According to the researchers, some of the youth do not display perseverance when they are faced with adversity in business. “Young people lack of an entrepreneurial mindset is a common challenge among youth in business. Some have a mindset focused on free services, handouts, and rapid gains. They want overnight success. As such, they give up easily when faced with challenges. On the other hand, some participants argue that they may opt for quick wins because they do not have access to any land, machinery, offices, and vehicles.”

The researchers stated that most youth involved in business ventures do not have the necessary training or skills to maintain a business. “Poor financial management has also been cited as one of the challenges for youth entrepreneurs, such as using profit for personal reasons rather than investing in the business. Also some are not being able to separate their livelihood from their businesses.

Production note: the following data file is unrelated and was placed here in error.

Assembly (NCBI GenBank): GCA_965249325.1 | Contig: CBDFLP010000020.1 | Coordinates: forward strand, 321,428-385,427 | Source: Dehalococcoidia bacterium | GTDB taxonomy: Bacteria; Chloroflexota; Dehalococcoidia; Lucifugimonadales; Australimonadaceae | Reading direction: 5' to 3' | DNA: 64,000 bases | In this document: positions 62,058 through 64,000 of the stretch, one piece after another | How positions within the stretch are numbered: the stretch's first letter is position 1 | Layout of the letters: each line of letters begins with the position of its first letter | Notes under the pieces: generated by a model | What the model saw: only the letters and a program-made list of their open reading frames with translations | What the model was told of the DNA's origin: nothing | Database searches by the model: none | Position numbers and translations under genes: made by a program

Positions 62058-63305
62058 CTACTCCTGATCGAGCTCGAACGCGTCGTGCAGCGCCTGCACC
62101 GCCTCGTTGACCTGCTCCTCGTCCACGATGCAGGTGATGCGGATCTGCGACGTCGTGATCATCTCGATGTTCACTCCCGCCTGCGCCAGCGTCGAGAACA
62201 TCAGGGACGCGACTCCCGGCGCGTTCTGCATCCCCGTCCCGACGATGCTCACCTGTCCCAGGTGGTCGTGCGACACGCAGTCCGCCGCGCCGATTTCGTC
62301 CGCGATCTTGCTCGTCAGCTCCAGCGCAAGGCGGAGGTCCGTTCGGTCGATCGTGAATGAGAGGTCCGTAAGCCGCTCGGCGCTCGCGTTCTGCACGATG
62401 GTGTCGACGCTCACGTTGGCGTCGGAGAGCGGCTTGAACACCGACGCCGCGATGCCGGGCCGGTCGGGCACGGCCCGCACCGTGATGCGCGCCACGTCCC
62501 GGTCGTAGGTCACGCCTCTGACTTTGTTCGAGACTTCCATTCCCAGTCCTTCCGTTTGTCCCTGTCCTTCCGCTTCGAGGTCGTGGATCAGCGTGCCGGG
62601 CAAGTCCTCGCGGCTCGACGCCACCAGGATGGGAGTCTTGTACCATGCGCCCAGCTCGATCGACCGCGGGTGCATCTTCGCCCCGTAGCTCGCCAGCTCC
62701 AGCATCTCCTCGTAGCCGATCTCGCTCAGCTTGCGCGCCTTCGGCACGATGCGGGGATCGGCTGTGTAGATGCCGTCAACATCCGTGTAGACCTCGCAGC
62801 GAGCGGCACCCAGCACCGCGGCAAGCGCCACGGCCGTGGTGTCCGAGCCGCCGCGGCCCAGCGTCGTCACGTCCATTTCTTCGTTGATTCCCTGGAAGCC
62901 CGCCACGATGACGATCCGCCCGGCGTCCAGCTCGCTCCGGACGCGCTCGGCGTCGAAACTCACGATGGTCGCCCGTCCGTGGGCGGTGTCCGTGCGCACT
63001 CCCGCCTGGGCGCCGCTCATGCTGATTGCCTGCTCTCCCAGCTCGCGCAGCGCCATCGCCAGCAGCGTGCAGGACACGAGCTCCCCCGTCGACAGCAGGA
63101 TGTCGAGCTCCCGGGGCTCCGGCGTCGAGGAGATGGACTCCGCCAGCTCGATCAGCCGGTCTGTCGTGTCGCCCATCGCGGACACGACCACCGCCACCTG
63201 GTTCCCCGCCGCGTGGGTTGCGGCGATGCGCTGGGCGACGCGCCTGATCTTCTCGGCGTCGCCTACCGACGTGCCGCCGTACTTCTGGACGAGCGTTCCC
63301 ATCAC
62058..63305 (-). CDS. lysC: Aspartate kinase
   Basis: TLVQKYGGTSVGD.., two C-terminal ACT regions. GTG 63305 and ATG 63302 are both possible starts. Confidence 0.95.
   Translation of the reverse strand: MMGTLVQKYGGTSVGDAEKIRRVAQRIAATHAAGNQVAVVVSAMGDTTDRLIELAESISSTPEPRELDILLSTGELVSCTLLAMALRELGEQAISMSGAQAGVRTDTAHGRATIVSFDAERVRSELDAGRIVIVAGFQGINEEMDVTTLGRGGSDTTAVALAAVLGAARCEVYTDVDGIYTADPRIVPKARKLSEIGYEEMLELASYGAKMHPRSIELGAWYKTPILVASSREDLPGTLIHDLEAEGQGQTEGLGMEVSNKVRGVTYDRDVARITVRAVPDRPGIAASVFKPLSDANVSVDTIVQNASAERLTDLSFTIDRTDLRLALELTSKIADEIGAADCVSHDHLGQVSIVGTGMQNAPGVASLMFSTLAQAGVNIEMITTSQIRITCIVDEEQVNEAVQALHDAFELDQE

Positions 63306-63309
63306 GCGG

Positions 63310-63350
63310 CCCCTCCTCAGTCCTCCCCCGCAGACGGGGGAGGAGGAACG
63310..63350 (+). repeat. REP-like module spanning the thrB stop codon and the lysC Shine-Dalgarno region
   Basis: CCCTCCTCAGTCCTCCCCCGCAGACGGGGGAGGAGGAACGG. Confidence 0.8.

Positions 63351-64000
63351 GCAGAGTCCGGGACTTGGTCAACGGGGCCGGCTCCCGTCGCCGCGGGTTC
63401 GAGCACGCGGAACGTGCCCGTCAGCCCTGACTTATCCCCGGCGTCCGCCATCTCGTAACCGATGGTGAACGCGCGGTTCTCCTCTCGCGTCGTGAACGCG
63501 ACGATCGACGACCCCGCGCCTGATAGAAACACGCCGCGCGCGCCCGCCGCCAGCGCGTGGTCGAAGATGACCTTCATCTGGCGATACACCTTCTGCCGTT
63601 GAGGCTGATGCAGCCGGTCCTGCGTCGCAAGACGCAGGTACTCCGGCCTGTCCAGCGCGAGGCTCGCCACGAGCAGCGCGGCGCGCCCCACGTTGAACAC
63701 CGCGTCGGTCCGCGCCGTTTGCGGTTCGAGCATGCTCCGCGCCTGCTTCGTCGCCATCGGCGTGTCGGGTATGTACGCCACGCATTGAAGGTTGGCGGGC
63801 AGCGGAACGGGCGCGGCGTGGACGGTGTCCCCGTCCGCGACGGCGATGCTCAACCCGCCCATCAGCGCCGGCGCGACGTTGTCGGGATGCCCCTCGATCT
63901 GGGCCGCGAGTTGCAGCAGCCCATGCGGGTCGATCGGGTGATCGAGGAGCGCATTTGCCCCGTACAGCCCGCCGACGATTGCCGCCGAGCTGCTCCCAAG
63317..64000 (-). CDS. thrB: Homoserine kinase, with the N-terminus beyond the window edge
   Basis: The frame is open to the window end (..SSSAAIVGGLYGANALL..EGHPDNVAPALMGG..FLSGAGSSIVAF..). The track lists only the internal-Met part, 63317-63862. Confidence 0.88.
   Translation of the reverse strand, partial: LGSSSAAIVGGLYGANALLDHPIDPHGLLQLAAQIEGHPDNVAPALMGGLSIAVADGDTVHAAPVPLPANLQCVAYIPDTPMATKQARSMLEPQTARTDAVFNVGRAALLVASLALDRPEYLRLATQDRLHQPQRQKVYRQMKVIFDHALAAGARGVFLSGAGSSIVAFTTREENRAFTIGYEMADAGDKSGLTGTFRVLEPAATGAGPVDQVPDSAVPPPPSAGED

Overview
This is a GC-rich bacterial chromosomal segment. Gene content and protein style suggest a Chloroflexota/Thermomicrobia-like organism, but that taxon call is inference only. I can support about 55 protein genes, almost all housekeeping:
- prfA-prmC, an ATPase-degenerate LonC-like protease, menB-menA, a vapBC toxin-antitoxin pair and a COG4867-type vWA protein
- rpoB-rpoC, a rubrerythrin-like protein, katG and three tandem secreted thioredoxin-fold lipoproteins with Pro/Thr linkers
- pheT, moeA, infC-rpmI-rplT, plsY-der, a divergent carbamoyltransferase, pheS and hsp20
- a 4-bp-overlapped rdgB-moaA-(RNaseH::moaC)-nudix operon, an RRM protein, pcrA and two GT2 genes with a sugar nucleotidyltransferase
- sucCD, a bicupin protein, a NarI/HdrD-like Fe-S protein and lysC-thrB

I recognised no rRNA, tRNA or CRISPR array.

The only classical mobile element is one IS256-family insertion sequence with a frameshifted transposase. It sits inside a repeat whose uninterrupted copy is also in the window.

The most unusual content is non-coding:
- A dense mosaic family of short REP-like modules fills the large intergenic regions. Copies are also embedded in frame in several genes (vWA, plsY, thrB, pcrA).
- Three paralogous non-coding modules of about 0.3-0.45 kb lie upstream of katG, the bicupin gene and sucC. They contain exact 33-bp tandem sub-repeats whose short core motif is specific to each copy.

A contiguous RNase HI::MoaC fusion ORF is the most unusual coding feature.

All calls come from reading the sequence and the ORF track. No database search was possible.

Lastly, youth entrepreneurs reported a lack of experience as one of the challenges. For example, the experience of running a business with projections, sticking to the projections, having an accounting system, maintaining a clean and clear billing system, and sound administration system.”

According to the researchers, the participants in the study emphasized that there is fragmentation within the entrepreneurial ecosystem, whereby there is replication of business activities without any differentiation. “There is no integration of the ecosystem players. As such, they end up with duplicate programs targeting the same objectives. The financial sector recommended that there is a need for an intermediary body that will bring all the ecosystem actors together and serve as a “one-stop shop” for entrepreneurs and build mentorship programs that accommodate the business lifecycle from inception to growth.”

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BHC yearend financial results impressive

18th July 2022

Botswana Housing Corporation (BHC) is said to have recorded an operating surplus of P61 Million, an improvement compared to the previous year. The housing, office and other building needs giant met with stakeholders recently to share how the business has been.